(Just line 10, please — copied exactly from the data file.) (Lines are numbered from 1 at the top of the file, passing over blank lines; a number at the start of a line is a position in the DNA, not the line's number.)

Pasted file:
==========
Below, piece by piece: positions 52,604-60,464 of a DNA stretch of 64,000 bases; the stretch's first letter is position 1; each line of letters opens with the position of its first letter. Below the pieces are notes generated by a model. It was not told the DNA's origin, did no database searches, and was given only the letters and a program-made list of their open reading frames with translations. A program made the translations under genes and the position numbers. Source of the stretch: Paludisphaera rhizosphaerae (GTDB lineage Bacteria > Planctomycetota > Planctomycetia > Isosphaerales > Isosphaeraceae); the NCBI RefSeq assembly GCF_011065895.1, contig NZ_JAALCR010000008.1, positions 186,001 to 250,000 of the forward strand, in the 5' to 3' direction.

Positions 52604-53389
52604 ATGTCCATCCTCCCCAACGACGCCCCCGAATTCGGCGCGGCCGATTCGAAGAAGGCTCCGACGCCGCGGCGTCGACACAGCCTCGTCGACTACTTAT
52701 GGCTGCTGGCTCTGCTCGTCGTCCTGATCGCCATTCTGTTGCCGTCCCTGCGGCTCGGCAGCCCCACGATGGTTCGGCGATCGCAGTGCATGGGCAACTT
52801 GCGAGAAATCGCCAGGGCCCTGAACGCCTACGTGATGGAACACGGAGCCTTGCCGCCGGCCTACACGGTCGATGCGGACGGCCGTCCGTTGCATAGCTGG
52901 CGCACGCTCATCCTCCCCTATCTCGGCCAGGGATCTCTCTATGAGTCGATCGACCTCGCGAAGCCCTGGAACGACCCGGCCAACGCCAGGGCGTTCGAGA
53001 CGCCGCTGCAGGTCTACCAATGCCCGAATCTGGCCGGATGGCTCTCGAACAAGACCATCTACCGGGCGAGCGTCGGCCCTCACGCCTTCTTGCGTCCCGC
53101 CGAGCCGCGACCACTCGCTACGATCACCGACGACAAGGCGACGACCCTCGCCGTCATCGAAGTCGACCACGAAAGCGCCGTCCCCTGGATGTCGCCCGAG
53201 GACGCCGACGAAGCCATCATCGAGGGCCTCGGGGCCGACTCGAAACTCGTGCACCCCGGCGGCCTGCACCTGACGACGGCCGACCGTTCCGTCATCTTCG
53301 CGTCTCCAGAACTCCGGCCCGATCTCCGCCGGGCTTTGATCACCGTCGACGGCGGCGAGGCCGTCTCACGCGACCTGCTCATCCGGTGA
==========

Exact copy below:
53301 CGTCTCCAGAACTCCGGCCCGATCTCCGCCGGGCTTTGATCACCGTCGACGGCGGCGAGGCCGTCTCACGCGACCTGCTCATCCGGTGA